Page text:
Wednesday, April 25

This is what Language is For - A Book to Die For

I have only read a chapter, but it is obvious.  It was obvious after the first paragraph.  This is the lost treasure.  Jonathan Safran Foer has reminded the world of something that should never have been forgotten.  This is what reading is all about.  This is what language is for.  

Excitement doesn't cover it.  Perhaps a panic to prove to the world that I have justified my existence.   Bruno Schultz' The Street of Crocodiles and Jonathan Safran Foer's Tree of Codes have finally arrived from The Book Depository.  

(If you didn't read my original post on Tree of Codes, it is a work by the glorious Safran Foer, which consists of Foer taking a copy of his favourite book The Street of Crocodiles, and cutting sections from the pages so that the remaining phrases make an entirely new story.)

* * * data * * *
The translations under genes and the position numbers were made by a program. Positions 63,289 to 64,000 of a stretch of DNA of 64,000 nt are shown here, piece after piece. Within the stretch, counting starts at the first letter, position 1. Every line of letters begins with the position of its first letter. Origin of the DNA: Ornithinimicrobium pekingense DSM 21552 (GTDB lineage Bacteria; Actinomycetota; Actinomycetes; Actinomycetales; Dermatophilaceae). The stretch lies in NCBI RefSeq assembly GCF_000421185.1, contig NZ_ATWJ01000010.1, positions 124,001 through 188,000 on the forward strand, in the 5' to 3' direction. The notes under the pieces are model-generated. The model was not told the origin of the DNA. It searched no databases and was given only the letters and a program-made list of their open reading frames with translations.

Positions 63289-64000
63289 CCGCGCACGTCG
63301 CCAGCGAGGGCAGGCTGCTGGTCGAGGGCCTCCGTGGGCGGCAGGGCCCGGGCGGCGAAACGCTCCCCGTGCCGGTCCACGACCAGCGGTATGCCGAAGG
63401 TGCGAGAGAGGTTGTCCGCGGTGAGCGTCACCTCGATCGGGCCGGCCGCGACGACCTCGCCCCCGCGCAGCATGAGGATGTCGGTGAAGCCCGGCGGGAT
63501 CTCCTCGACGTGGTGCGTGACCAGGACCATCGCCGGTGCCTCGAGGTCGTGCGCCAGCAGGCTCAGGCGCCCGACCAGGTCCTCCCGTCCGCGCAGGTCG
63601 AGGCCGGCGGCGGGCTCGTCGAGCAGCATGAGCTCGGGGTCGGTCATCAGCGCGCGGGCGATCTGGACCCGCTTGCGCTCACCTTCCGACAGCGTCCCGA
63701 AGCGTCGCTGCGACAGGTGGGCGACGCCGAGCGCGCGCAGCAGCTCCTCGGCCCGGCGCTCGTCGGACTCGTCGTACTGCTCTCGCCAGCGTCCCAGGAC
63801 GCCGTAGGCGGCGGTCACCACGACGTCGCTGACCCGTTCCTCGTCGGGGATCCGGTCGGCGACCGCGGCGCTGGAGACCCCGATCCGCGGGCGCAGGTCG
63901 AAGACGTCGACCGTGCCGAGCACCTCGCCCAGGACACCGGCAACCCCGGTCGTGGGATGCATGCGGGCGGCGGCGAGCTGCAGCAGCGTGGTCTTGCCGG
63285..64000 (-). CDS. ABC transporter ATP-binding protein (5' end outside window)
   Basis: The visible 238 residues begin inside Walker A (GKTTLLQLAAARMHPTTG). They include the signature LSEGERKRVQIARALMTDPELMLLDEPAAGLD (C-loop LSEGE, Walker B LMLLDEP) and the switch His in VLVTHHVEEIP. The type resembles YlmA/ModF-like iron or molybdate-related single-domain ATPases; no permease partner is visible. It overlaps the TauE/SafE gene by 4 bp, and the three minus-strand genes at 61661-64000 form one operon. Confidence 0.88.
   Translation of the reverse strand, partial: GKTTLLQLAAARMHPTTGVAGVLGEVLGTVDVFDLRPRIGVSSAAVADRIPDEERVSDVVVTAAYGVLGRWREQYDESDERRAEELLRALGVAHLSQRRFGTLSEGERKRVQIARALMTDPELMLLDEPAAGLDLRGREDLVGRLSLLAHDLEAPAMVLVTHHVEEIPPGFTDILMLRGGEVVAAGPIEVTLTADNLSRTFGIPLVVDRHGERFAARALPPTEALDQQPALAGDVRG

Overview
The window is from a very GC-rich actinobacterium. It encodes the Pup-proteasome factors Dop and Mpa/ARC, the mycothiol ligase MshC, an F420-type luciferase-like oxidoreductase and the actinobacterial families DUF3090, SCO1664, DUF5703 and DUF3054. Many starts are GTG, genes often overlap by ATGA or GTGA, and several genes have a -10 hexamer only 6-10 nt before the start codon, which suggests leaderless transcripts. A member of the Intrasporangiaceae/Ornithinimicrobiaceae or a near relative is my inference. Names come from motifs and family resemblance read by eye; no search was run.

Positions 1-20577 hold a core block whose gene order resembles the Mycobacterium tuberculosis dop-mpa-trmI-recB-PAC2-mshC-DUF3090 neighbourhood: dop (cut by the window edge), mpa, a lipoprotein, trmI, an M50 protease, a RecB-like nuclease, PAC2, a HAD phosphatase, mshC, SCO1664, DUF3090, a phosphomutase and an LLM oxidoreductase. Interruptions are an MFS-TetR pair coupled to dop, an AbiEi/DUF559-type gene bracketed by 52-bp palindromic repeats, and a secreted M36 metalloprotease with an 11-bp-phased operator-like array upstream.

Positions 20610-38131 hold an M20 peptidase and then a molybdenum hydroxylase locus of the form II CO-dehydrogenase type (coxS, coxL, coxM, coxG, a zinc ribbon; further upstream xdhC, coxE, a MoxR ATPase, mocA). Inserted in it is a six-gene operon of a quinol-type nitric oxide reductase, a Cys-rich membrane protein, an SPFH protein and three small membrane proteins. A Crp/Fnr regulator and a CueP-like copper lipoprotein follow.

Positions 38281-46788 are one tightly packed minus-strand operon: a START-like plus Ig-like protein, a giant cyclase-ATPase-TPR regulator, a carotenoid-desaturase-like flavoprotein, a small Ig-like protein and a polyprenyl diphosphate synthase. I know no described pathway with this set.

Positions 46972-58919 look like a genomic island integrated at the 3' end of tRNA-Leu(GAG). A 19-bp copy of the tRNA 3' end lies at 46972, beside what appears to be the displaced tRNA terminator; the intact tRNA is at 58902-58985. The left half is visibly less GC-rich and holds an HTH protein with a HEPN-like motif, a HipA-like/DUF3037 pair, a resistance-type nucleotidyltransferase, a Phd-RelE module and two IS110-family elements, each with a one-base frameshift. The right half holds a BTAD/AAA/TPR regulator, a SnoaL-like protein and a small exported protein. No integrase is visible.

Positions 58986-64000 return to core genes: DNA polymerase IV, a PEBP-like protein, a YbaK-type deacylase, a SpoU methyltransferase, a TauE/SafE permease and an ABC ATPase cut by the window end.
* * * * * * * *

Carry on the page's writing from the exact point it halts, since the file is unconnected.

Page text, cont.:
A sculpture of words
Anyway, both books finally came, within a day of each other.  While I was waiting for Tree of Codes, I started reading its inspiration.  Safran Foer actually wrote a foreword to The Street of Crocodiles which as a fellow Safran Foer lover, (let alone a book lover), you should definitely read.  Even before I got into the book, I was completely smothered with delight and engrossed by the gorgeous words that Foer wrote about it.  

I want to read the whole thing to you, but to type four pages in would take me forever.  So let it suffice to say that he quoted Franz Kafka, "A book must be an ice-axe to break the seas frozen inside of us."  To which he adds, "Schulz's two slim books are the sharpest axes I've ever come across.  I encourage you to split the chopping block using them."  

Heart skipping, pulse pounding through my wrists, I rushed through the title pages like pages of wrapping paper on a present.  

Safran Foer once said "Some things you love passively.  Some you love actively.  In this case, I felt the compulsion to do something with it."  I was holding in my hands the thing that dear Jonathan loved actively, and I was trembling with excitement that I would discover between its covers that would compel me too.  

Yes.  Yes.  Yes.  Yes.  YES.  YES.  YES.